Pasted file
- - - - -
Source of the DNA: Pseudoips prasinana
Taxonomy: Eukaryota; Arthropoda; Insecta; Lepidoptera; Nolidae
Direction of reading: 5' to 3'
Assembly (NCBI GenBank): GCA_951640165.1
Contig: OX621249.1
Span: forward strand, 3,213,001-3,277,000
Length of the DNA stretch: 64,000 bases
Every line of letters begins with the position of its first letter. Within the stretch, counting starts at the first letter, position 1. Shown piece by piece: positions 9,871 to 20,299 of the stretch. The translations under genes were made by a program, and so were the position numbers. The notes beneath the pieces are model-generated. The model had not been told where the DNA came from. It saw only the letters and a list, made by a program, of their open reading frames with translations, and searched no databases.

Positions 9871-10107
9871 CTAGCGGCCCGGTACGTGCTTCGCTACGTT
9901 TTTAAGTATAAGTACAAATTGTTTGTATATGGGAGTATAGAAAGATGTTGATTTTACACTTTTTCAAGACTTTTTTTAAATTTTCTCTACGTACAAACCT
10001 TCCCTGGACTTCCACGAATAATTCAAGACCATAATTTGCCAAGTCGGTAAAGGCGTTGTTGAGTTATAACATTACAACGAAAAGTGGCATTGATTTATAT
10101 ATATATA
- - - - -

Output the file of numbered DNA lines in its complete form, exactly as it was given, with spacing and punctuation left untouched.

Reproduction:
Source of the DNA: Pseudoips prasinana
Taxonomy: Eukaryota; Arthropoda; Insecta; Lepidoptera; Nolidae
Direction of reading: 5' to 3'
Assembly (NCBI GenBank): GCA_951640165.1
Contig: OX621249.1
Span: forward strand, 3,213,001-3,277,000
Length of the DNA stretch: 64,000 bases
Every line of letters begins with the position of its first letter. Within the stretch, counting starts at the first letter, position 1. Shown piece by piece: positions 9,871 to 20,299 of the stretch. The translations under genes were made by a program, and so were the position numbers. The notes beneath the pieces are model-generated. The model had not been told where the DNA came from. It saw only the letters and a list, made by a program, of their open reading frames with translations, and searched no databases.

Positions 9871-10107
9871 CTAGCGGCCCGGTACGTGCTTCGCTACGTT
9901 TTTAAGTATAAGTACAAATTGTTTGTATATGGGAGTATAGAAAGATGTTGATTTTACACTTTTTCAAGACTTTTTTTAAATTTTCTCTACGTACAAACCT
10001 TCCCTGGACTTCCACGAATAATTCAAGACCATAATTTGCCAAGTCGGTAAAGGCGTTGTTGAGTTATAACATTACAACGAAAAGTGGCATTGATTTATAT
10101 ATATATA